South Africa, a product of a conscience it does not display

Michael Gerson:

"Things on the ground," e-mailed a friend from a groaning Zimbabwe, "are absolutely shocking -- systematic violence, abductions, brutal murders. Hundreds of activists hospitalized, indeed starting to go possibly into the thousands." The military, he says, is "going village by village with lists of MDC [Movement for Democratic Change] activists, identifying them and then either abducting them or beating them to a pulp, leaving them for dead."

In late April, about the time this e-mail was written, President Thabo Mbeki of South Africa -- Zimbabwe's influential neighbor -- addressed a four-page letter to President Bush. Rather than coordinating strategy to end Zimbabwe's nightmare, Mbeki criticized the United States, in a text packed with exclamation points, for taking sides against President Robert Mugabe's government and disrespecting the views of the Zimbabwean people. "He said it was not our business," recalls one American official, and "to butt out, that Africa belongs to him." Adds another official, "Mbeki lost it; it was outrageous."

It is also not an aberration. South Africa has actively blocked United Nations discussions about human rights abuses in Zimbabwe -- and in Belarus, Cuba, North Korea and Uzbekistan. South Africa was the only real democracy to vote against a resolution demanding that the Burmese junta stop ethnic cleansing and free jailed dissident Aung San Suu Kyi. When Iranian nuclear proliferation was debated in the Security Council, South Africa dragged out discussions and demanded watered-down language in the resolution. South Africa opposed a resolution condemning rape and attacks on civilians in Darfur -- and rolled out the red carpet for a visit from Sudan's genocidal leader. In the General Assembly, South Africa fought against a resolution condemning the use of rape as a weapon of war because the resolution was not sufficiently anti-American.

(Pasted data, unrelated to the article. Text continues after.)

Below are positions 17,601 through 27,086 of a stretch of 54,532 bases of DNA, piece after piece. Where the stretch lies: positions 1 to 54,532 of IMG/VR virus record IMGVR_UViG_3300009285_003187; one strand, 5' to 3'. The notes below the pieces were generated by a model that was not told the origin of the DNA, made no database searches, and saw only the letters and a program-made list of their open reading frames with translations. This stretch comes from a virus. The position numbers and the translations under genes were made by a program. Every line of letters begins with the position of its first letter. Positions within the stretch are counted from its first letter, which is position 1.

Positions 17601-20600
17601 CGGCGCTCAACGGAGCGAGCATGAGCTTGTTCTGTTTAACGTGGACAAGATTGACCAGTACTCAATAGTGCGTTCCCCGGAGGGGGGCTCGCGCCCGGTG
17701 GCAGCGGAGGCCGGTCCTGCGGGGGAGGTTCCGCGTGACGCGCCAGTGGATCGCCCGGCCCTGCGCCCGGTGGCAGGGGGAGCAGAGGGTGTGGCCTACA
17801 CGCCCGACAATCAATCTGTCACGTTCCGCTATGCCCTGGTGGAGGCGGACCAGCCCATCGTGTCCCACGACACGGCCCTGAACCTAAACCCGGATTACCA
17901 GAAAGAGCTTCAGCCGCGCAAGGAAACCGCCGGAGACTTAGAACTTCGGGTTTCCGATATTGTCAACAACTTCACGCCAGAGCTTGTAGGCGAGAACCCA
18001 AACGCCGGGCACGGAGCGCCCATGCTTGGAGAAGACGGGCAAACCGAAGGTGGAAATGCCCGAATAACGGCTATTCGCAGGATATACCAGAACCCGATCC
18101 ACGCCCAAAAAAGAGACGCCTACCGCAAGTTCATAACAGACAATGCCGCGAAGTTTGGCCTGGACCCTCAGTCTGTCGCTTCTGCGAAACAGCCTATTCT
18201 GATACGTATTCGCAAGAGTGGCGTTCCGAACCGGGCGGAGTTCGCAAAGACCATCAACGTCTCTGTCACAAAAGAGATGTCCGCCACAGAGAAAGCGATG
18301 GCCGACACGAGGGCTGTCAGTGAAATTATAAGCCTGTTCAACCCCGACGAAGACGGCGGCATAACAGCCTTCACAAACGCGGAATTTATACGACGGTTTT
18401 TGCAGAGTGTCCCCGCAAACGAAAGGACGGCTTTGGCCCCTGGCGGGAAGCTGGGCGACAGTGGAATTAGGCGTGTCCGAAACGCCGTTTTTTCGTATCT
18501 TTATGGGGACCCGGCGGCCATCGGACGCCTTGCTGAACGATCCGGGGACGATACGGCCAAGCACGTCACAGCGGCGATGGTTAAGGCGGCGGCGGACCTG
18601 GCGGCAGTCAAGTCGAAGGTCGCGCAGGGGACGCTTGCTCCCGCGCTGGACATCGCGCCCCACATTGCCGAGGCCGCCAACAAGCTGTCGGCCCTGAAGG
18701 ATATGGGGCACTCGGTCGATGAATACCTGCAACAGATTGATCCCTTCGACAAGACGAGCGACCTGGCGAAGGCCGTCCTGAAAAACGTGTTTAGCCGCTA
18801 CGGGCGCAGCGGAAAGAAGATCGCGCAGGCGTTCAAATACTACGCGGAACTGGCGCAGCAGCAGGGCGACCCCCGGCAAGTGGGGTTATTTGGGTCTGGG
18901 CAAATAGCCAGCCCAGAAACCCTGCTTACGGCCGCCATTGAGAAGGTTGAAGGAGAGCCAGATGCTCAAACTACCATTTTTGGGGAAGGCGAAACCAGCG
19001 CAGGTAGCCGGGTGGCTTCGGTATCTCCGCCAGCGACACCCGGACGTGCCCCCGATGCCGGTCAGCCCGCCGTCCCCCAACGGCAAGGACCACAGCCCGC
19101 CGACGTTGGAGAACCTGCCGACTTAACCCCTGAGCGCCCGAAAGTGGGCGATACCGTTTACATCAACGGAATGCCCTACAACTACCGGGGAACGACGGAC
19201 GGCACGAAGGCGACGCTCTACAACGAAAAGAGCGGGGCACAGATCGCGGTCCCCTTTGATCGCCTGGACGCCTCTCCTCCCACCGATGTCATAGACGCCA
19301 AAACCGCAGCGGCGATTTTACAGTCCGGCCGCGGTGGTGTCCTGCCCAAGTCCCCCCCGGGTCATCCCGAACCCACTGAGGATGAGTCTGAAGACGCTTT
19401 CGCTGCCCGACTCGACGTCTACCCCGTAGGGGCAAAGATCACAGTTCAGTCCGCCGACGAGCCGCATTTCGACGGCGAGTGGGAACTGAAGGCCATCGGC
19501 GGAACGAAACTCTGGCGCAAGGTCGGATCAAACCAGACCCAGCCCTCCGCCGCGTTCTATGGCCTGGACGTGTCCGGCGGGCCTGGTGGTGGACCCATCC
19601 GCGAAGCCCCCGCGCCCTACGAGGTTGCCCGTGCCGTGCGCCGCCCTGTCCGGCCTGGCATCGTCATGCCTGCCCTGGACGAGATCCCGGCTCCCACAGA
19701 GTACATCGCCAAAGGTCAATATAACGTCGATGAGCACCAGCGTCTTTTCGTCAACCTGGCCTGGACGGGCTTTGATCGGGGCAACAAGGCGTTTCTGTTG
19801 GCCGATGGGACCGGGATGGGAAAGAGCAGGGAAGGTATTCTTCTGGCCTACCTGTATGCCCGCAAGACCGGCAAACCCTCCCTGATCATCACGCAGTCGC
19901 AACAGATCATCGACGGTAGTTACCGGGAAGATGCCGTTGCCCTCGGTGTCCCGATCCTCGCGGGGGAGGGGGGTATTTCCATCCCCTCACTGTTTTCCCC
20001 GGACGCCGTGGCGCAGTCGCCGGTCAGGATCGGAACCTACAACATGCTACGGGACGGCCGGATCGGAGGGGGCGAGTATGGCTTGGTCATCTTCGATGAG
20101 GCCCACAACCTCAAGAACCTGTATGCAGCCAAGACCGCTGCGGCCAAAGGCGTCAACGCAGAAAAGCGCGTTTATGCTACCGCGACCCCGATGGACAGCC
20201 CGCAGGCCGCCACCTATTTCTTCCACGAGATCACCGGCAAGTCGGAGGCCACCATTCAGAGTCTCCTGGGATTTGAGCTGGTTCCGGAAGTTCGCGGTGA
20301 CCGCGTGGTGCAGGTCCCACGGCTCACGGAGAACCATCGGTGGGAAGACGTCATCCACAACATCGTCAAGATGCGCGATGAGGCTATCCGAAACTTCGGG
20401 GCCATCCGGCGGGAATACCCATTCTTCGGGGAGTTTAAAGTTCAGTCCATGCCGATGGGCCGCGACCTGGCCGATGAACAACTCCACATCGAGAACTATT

When confronted by international human rights organizations such as Human Rights Watch about their apparent indifference to all rights but their own, South African officials have responded by attacking the groups themselves -- which, they conspiratorially (and falsely) claim, are funded by "major Western powers."


... South Africa increasingly requires a new foreign policy category: the rogue democracy. Along with China and Russia, South Africa makes the United Nations impotent. Along with Saudi Arabia and Sudan, it undermines the global human rights movement. South Africa remains an example of freedom -- while devaluing and undermining the freedom of others. It is the product of a conscience it does not display.


Mbecki is a disgrace. He has become Mugabe's enabler and the people of Zimbabwe are the victims of both. His actions have led to the recent xenophobic attacks on Zimbabweans who fled Mugabe's rampages only to suffer again at the hands of black on black violence in south Africa. If he would quit enabling Mugabe these people could go home and lessen the stress on his own country. He is an example of too much incompetence in too many African governments.


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